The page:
Tuesday, June 21, 2011

No Fond Return of Love

Feature Entry: "No Fond Return of Love!"

Gretchen Rubin in her Happiness Project blog ask a relevant question for those of us that walk in order to avoid gaining weight. Her question, “Are you a moderator or an abstainer?” Think chocolate chip cookies. She provides a simple test:

You’re a moderator if you…
-- find that occasional indulgence heightens your pleasure – and strengthens your resolve
-- get panicky at the thought of “never” getting or doing something

You’re an abstainer if you…
-- have trouble stopping something once you’ve started
-- aren’t tempted by things that you’ve decided are off-limits

The MoneyWalker is a moderator. Offer him a plate of chocolate chip cookies and he can easily eat only one. One of his best friends is an abstainer. If he has vowed off of sweets, he can say no to the chocolate chip cookies. But if he eats one, he will not stop until the plate is finished.

For me, I need a little something sweet after each meal. Gretchen believes that people losing weight or maintaining weight loss should be attuned to their own moderator/abstainer style. She quotes Dr. Samuel Johnson: “Abstinence is as easy to me as temperance would be difficult.” Johnson is an abstainer.

Rubin’s point is directed toward the person that is trying to give up some specific item—ice cream for example. She encourages us to be true to our personality type and not be drawn into someone else’s. If you know your style to be an abstainer and know that eating just one bite will lead to the devouring of the entire container—just abstain from ice cream. But if you know that you are a moderator and fear that you will be miserable without an occasional taste, then follow that style.

Either way, remember the big five secrets to weight loss/maintenance—weigh ever day, eat breakfast, exercise, journal your food, and practice portion control. If you are trying to lose weight, Barbara Pym is a prophet: neither ice cream or chocolate chip cookies will return you love.


Monday, June 20, 2011

Torpor Walking

Feature Entry: Torpor Walking

First a comment about torpor and its companion word sloth. Sloth and torpor are forces in the mind that drain vitality and limit effort. Synonyms include laziness, idleness, sluggishness, inactivity, indolence, apathy, and inertia. An antonym is liveliness. Sloth and torpor resembles mental and physical fatigue. The symptoms of each include discouragement, frustration, boredom, indifference, giving up hopelessness, and resistance for taking responsibility. What is different, sloth and torpor arise from a psychological attitude rather than physical or mental fatigue.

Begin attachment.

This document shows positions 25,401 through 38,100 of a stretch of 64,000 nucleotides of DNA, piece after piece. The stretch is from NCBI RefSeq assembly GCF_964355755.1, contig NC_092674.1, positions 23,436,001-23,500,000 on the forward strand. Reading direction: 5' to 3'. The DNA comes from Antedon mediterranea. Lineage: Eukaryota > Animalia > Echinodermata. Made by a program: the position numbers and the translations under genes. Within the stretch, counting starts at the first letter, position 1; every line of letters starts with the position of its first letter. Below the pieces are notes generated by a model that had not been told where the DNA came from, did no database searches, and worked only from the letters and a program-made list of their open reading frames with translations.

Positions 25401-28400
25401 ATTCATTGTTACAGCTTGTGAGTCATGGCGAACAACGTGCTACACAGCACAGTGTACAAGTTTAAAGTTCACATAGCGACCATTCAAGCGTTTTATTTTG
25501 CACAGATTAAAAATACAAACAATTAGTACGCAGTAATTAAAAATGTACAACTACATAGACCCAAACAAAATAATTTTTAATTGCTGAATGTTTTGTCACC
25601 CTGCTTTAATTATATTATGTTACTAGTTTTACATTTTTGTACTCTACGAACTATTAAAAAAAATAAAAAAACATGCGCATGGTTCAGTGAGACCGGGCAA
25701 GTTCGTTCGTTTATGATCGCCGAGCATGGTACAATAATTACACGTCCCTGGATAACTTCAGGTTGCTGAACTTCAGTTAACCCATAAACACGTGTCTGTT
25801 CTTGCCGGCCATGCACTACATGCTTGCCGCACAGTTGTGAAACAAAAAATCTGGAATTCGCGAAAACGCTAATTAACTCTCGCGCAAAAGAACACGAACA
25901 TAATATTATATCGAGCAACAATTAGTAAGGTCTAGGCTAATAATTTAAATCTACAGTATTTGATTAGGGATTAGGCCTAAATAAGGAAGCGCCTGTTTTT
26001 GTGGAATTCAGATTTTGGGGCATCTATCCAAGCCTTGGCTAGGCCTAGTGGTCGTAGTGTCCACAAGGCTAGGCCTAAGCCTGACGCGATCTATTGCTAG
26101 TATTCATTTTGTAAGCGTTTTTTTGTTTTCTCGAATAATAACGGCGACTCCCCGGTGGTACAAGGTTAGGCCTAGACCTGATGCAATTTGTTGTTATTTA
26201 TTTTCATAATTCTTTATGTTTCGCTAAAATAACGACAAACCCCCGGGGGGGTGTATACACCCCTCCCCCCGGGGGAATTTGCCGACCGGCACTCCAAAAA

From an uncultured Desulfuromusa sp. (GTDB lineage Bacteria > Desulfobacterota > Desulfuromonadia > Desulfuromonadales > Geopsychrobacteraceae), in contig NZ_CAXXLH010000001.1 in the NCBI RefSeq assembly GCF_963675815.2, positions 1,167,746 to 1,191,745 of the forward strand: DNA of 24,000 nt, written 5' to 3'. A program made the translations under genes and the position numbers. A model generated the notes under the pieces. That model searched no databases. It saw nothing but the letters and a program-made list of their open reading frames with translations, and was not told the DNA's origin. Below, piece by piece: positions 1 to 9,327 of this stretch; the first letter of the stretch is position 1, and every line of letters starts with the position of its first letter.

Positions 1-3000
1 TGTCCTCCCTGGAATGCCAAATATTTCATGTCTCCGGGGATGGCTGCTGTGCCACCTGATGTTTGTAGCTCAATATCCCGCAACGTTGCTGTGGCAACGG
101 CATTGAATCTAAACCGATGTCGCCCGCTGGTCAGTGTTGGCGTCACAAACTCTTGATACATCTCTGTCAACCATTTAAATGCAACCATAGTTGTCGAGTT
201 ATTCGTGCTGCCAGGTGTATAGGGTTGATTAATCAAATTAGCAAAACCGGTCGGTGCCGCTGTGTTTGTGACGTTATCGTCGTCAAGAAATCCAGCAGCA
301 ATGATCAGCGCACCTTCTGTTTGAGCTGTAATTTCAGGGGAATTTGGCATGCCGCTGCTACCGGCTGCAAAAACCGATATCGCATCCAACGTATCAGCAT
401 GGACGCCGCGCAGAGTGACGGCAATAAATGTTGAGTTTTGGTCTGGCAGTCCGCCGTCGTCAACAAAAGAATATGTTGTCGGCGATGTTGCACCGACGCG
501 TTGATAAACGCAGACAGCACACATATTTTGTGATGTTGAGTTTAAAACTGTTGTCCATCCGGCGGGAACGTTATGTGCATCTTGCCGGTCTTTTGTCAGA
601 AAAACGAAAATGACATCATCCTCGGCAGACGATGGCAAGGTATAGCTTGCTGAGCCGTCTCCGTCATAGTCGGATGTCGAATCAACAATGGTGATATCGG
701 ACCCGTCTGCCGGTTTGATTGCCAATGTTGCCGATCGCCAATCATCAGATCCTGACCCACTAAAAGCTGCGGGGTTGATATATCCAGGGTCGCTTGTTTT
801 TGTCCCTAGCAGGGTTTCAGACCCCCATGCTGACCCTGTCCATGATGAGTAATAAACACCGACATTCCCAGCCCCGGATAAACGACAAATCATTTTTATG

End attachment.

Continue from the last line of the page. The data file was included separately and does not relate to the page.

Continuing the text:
Torpor walking is an antidote for a torpor frame of mind. If you are listlessness and feel fatigued, you should practice torpor walking. If you feel sluggish and apathetic, a good brisk walk can assist you in breaking out of your sloth and torpor quandary. Seasoned walkers know that even when we are tired there is wisdom in pushing forward with the walk. That "pushing forward" even when you do not feel mentally or physically up to a walk is torpor walking. Experienced walkers know that a good brisk walk can help eliminate the effects of sloth and torpor mindfulness.

Ms MoneyWalker and I just returned from a 12 day vacation which included a seven day cruise. The vacation was preceded by several days of intense mental activity but little or no walking or exercising. The cruise featured formal dining for breakfast, lunch, and dinner with food choices that made portion control and calorie vigilance essentially impossible. As a result both of us returned to our home physically and psychologically exhausted and somewhat over weight.

Vacations and travel result in acute excitement and tension which is often expressed through the muscles. As a result, the traveler upon returning feels exhausted. Because the excitement masks the weariness, travelers are not aware of their weariness until they get home. For the MoneyWalker, the first morning involved a crisis encounter. Do I get up, put on the walking attire, and hit the streets; or, do I rationalize and declare a recovery period? The problem with resting involves habit strength. I feared the habit of inactivity.

The MoneyWalker returned to walking the first day. The muscles were stiff, there was no zoom in the stride, and the mind was it total rebellion. Those first two walks left me feeling anything but refurbished and rejuvenated. But after three days, the joys of the morning walk started to return. The walking was assisting me to renew a healthy state of energy and alertness. These first few walks were torpor walks—walks to restore vitality. The crisis was averted, the walking habit was reestablished.

As for the fatigue that comes from psychological sources such as discouragement, self-pity, complacency, and ideas of futility, the MoneyWalker is not immune. In fact, just before the vacation, the Moneywalkers lost a valued family member to diabetes. But when he experiences negative feelings, the antidote is the same; maintain a brisk walking regiment. From experience he knows that a torpor walk will help him to rediscover the wonderful sensation of liveliness.